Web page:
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1.  The influence of regional basic science campuses on medical students' choice of specialty and practice location: a historical cohort study 
Indiana University School of Medicine (IUSM) employs eight regional basic science campuses, where half of the students complete their first two years of medical school. The other half complete all four years at the main campus in Indianapolis. The authors tested the hypothesis that training at regional campuses influences IUSM students to pursue primary care careers near the regional campuses they attended.
Medical school records for 2,487 graduates (classes of 1988–1997) were matched to the 2003 American Medical Association Physician Masterfile to identify the medical specialty and practice location of each graduate. Multivariate logistic regression was performed to assess the effect of regional campus attendance on students' choice of medical specialty and practice location, while simultaneously adjusting for several covariates thought to affect these career outcomes.
Compared to Indianapolis students, those who attended a regional campus were somewhat more likely to be white, have parents with middle class occupations, and score slightly lower on the Medical College Admission Test. Any such differences were adjusted for in the regression models, which predicted that four of the regional campuses were significantly more likely than Indianapolis to produce family practitioners, and that five of the regional campuses were significantly more likely than the others to have former students practicing in the region. When analyzed collectively, attendance at any regional campus was a significant predictor of a primary care practice located outside the Indianapolis metropolitan area.
Attending a regional campus for preclinical training appears to increase the likelihood of practicing primary care medicine in local communities.
PMCID: PMC2700105  PMID: 19500392
2.  Evaluating the quality of interaction between medical students and nurses in a large teaching hospital 
Effective health care depends on multidisciplinary collaboration and teamwork, yet little is known about how well medical students and nurses interact in the hospital environment, where physicians-in-training acquire their first experiences as members of the health care team. The objective of this study was to evaluate the quality of interaction between third-year medical students and nurses during clinical rotations.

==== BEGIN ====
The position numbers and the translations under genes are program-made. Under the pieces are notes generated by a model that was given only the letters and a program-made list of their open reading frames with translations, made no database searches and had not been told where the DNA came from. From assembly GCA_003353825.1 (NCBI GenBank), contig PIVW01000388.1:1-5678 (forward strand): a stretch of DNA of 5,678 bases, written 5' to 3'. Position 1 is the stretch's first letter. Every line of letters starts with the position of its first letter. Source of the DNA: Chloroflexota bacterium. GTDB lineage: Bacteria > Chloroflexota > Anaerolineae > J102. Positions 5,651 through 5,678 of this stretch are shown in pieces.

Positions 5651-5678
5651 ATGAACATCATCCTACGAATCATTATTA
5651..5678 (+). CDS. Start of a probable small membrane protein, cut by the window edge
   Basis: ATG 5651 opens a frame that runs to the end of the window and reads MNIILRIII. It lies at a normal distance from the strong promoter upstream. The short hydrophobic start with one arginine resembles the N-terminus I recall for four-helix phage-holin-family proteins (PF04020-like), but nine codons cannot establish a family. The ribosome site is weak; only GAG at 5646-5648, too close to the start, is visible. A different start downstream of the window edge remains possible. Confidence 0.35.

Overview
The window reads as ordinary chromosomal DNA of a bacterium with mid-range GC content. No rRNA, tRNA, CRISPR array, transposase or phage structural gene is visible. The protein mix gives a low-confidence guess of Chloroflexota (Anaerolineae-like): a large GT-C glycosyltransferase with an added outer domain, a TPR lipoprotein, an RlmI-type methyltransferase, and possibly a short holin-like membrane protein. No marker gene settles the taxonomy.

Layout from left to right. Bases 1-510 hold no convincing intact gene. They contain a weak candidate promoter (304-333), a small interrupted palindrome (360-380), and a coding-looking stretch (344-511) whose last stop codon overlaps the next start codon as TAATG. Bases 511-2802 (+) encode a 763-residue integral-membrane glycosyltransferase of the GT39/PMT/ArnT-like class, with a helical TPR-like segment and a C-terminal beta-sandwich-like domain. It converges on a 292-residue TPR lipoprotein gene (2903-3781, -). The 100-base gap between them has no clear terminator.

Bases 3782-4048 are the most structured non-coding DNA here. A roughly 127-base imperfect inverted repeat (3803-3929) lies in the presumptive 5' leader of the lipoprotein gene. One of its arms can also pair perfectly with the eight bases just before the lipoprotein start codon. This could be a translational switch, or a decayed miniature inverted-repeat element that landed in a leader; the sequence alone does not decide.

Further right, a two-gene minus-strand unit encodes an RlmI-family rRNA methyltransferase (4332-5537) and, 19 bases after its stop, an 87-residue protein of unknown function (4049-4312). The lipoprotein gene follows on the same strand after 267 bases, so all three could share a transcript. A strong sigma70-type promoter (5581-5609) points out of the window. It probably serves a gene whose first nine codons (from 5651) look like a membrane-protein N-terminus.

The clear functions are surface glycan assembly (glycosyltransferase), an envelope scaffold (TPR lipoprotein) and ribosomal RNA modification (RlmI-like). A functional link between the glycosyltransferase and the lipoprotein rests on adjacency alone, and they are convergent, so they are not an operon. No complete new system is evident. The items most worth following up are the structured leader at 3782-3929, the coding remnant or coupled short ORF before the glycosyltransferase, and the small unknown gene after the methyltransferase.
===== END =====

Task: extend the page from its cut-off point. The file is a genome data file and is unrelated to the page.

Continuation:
We surveyed 268 Indiana University medical students and 175 nurses who worked at Indiana University Hospital, the School's chief clinical training site. The students had just completed their third year of training. The survey instrument consisted of 7 items that measured "relational coordination" among members of the health care team, and 9 items that measured psychological distress.
Sixty-eight medical students (25.4%) and 99 nurses (56.6%) completed the survey. The relational coordination score (ranked 1 to 5, low to high), which provides an overall measure of interaction quality, showed that medical students interacted with residents the best (4.16) and with nurses the worst (2.98; p < 0.01). Conversely, nurses interacted with other nurses the best (4.36) and with medical students the worst (2.68; p < 0.01). Regarding measures of psychological distress (ranked 0 to 4, low to high), the interpersonal sensitivity score of medical students (1.56) was significantly greater than that of nurses (1.03; p < 0.01), whereas the hostility score of nurses (0.59) was significantly greater than that of medical students (0.39; p < 0.01).
The quality of interaction between medical students and nurses during third-year clinical rotations is poor, which suggests that medical students are not receiving the sorts of educational experiences that promote optimal physician-nurse collaboration. Medical students and nurses experience different levels of psychological distress, which may adversely impact the quality of their interaction.
PMCID: PMC1459856  PMID: 16638142
3.  A Family Day program enhances knowledge about medical school culture and necessary supports 
A Family Day program was implemented at Indiana University School of Medicine to educate the families and friends of in-coming medical students about the rigors of medical school and the factors that contribute to stress.
Surveys that assessed knowledge, beliefs, and attitudes about medical school were administered to participants before and after the program.
After the program, participants showed a significant improvement in their understanding of medical school culture and the importance of support systems for medical students. Post-test scores improved by an average of 29% (P < 0.001) in each of the two years this program was administered.
The inclusion of family members and other loved ones in pre-matriculation educational programs may serve to mitigate the stress associated with medical school by enhancing the students' social support systems.
PMCID: PMC385242  PMID: 15070413

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